As the Father loves me, so I also love you. Remain in my love. If you keep my commandments, you will remain in my love, just as I have kept my Father’s commandments and remain in his love.“I have told you this so that my joy may be in you and your joy may be complete.

This takes everything that we think about happiness and turns it upside down! We tend to associate happiness with doing whatever we want, however we want it, whenever we want it, but Christ tells us that true happiness can be found by following God’s commandments.  That’s the whole point of the moral law,  the commandments, far from being a restrictive set of rules, that makes us less free, they truly set us free to love each other, by seeking the good. Furthermore, they allow us to remain in His Love and because His Love is Perfect, it is the only thing in the world that is big enough to fill your heart and make you truly happy.

Anything else will simply fall short!

Caleb

A Christmas Eve Story about Jesus and St. Jerome

I will love to share this story from St. Jerome which reminds us the real reason why the Word became flesh and why Christmas is such a wonderful time of the year:

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Taken from  from Sister Mary Fidelis’ post at desertnuns.com:

After many years spent in Jerusalem translating the Word of God, Jerome finished his grand project just days before Christmas.  To celebrate his accomplishment, Jerome decided to spend Christmas Eve in nearby Bethlehem, in one of the many grottoes that dot the countryside. According to the ancient account, sometime around midnight Jesus appeared to him, saying “Jerome, what will you give me for my birthday?”

Immediately and enthusiastically, Jerome declared, “Lord, I give you my translation of your word.” But instead of congratulating him, Jesus simply replied, “No, Jerome, that is not what I want.”

Jerome was speechless. Then he began to complain and remonstrate with Jesus, asking why he had let him go on for forty years, far from home, laboring at something other than what God most wanted from him. But Jesus remained silent. Jerome started suggesting other ways of honoring Jesus’ birthday – fasting, becoming a hermit, giving his possessions to the poor. To each of these Jesus replied, “No. Jerome. That is not what I want most.”

Finally, Jerome protested, “Then you tell me, Lord. Tell me what would give you the most joy on your birthday, and you shall have it.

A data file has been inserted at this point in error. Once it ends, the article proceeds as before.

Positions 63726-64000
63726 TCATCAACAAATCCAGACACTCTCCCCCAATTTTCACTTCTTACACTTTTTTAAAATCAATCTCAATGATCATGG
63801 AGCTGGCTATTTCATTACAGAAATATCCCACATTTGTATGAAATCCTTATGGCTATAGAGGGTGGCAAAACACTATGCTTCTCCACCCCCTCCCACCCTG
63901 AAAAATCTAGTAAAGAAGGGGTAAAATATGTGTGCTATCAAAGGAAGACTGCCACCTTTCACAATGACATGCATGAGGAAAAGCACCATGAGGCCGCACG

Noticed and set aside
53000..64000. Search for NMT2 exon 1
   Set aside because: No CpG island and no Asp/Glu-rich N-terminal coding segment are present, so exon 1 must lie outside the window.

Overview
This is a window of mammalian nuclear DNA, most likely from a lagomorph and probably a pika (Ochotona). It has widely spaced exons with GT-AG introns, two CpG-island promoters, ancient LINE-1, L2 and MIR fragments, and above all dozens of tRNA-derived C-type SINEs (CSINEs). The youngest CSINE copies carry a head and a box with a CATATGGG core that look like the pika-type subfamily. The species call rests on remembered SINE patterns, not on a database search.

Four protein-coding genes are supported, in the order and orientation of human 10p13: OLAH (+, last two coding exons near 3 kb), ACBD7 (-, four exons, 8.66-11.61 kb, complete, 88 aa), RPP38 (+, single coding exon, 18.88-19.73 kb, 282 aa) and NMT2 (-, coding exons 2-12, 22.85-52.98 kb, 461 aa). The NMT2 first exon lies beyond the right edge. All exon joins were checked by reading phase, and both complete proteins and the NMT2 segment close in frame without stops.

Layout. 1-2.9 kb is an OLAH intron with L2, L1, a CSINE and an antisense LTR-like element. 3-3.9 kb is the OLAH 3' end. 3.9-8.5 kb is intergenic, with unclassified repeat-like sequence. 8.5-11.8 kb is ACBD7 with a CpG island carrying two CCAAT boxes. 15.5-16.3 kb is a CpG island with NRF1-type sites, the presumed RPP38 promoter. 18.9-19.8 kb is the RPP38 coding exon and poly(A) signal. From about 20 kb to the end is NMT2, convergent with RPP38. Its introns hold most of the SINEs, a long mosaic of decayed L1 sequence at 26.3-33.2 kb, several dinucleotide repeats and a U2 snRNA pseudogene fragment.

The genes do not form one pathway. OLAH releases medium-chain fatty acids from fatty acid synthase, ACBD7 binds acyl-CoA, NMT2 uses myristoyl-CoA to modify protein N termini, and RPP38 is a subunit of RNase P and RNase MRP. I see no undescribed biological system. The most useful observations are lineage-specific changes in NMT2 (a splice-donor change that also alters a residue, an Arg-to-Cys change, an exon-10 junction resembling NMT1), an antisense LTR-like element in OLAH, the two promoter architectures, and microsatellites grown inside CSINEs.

“Do you promise, Jerome?”
“Yes, Lord, anything at all.”
Jesus replied, “Give me your sins…


I wish everyone a Merry, Merry Christmas full of blessing and love.

God bless y’all!

Caleb

“I have lived for Christ; I want to die for Christ.”

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Today is the feast day of blessed Maria Restituta Kafka, a brave nun who was martyred by the Nazis during WWII.

The following is an article by Brian O’Neel, author of 39 Saints You Should Know,  is from Legatus.org and can be found here.

Sister Maria served the sick and she stood up to the Nazi regime despite the cost . . .

The Nazis’ wickedness cowed many into silence, but not Maria Restituta. Born Helen Kafka, she grew up in Vienna, Austria. After leaving school at 15, Helen tried her hand at various jobs before settling on a nursing career with the Franciscan Sisters of Christian Charity.

Helen took the name Restituta after a martyr who had been beheaded. She worked as a surgical nurse, and her hospital’s best surgeon was difficult. Nobody wanted to work with him except Restituta. She was soon running his operating room. People called her “Sr. Resolute” because of her stubbornness. Mostly, however, Restituta was easy-going. After work, she’d visit the local pub and order goulash and “a pint of the usual.”

After Restituta hung a crucifix in every room of her hospital’s new wing, the Nazis ordered them taken down. She refused. The crucifixes stayed. However, when the Gestapo found anti-Nazi propaganda on her, she was sentenced to death for treason.

Restituta spent her remaining days ministering to other prisoners. As she approached the guillotine, her last words were, “I have lived for Christ; I want to die for Christ.”


May this Easter Season be fill with Christ’s Joy and Hope!

Thanks to Catholic Saints Guy for his post on Sr. Restituta.